Joanne Phipps:

You were in the middle of "G Vegas." How'd you expect not to drink? [Laugher]



Sara D. Baumer:

I know. You know, I didn't say I didn't, but it was hard to stay focused. And of course I've been with him since ninth grade, so we were separate. He was at home; I was here. So that was another hard thing, him being home and me being away.

Joanne Phipps:

Were you married at the time that you went?

Sara D. Baumer:

No we were just dating, and then I think in 2003 I got engaged to him and last year we got married.

Joanne Phipps:

Congrats.

Sara D. Baumer:

Thanks.

Joanne Phipps:

Let me see. When you went to college, how did your relationship with your family change?

Sara D. Baumer:

Well my parents got divorced when I was in eleventh grade, so I haven't spoke to him since. And my mom, she got a new boyfriend. They've been dating for like eight years now. And she's been super supportive. She wants me to do the whole college thing because she was trying to, and unfortunately she got--well not unfortunately--but she got pregnant with me, so that kind of held her back a little bit. But she definitely wanted me to go to college and she was very supportive. And when I got accepted to get my master's degree she was very supportive. She was very excited that I did, and then when I didn't want to continue the master's--I said I need experience for it--she wasn't upset that I decided not to go. So she was really supportive.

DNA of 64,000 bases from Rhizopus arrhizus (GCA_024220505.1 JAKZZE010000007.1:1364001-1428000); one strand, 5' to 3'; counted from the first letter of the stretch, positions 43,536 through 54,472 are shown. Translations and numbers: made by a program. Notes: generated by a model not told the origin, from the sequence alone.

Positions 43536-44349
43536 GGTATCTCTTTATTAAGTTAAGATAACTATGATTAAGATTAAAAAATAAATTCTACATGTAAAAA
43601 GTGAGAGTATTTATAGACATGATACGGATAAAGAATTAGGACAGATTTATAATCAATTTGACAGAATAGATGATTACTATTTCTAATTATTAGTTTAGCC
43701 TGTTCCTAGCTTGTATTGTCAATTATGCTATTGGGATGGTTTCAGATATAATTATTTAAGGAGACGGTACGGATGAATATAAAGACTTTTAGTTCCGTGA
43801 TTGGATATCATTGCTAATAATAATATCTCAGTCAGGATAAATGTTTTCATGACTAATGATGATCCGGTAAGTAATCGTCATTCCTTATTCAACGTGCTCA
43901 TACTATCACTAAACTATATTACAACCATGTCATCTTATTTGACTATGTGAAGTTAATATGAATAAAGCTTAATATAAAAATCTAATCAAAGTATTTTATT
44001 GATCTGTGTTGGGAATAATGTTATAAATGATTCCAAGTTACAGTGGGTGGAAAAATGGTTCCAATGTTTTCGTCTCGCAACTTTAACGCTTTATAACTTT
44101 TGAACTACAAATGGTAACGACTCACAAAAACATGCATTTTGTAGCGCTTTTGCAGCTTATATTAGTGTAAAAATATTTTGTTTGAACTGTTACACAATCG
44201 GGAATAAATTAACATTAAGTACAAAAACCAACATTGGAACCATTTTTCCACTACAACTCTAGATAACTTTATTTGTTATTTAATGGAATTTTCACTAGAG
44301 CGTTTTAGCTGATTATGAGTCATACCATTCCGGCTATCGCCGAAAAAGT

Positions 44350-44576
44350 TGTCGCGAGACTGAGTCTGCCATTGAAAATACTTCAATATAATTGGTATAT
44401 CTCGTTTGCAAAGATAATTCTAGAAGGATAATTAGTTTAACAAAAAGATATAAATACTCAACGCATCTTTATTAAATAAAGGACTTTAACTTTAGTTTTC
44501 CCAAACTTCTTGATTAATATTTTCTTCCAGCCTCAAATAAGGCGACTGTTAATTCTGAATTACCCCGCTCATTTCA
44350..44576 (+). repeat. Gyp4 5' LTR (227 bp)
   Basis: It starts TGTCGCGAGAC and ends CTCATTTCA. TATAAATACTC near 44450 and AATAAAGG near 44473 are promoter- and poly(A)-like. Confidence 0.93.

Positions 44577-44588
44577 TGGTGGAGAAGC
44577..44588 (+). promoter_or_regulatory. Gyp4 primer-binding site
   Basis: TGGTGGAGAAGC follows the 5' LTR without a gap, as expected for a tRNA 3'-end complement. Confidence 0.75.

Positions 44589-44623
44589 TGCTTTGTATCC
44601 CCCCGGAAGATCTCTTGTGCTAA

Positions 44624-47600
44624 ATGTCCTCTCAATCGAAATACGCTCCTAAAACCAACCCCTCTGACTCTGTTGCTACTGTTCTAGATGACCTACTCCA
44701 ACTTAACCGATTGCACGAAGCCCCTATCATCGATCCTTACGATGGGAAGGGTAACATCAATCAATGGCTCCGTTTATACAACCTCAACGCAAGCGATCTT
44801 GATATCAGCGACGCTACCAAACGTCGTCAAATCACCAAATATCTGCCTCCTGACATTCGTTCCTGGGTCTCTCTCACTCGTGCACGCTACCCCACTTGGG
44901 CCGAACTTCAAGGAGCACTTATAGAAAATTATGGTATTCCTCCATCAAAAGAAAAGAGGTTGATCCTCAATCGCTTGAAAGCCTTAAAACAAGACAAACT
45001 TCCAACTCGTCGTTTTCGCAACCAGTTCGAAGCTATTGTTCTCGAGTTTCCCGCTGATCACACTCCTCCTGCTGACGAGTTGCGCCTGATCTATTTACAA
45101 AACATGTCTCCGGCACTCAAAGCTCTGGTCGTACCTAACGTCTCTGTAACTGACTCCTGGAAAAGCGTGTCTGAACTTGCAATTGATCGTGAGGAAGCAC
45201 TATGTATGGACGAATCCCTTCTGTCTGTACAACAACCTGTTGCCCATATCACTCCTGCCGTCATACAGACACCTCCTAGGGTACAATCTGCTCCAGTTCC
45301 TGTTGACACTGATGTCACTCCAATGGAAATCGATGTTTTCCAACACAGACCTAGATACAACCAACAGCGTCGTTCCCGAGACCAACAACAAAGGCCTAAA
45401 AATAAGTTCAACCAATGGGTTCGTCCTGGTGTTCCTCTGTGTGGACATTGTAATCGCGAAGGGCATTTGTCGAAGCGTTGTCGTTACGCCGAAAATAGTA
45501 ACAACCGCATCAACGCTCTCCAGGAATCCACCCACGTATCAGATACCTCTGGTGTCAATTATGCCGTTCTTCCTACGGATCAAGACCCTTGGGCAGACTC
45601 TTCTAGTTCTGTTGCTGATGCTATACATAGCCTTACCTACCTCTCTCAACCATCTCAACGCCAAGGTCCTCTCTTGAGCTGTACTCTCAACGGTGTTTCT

Joanne Phipps:

What kind of financial support did you get from your family?

Sara D. Baumer:

Not much. Not anything, actually. [Laughter] She was very supportive, and unfortunately we're just, you know, she doesn't have a whole lot of money, so I didn't get anything, actually. She sent me care packages and food and stuff, so she wasn't like



completely ignoring me. But he helped me out a lot, and of course financially, all those loans, was amazing. And then Pee Dee helped me out. I got a little bit of money to help get my books.

Joanne Phipps:

Good. Those keep going up.

Sara D. Baumer:

I know. And it's so sad when they don't reimburse you everything when you bring them back. You get like five dollars, and you're like, "Waah! I paid a hundred." [Laughter]

Joanne Phipps:

There are ways around that though. I keep those secret. Nah, not really. [Laughter] So you said you haven't spoken to your dad after the divorce. Did your mom and her boyfriend come visit you?

Sara D. Baumer: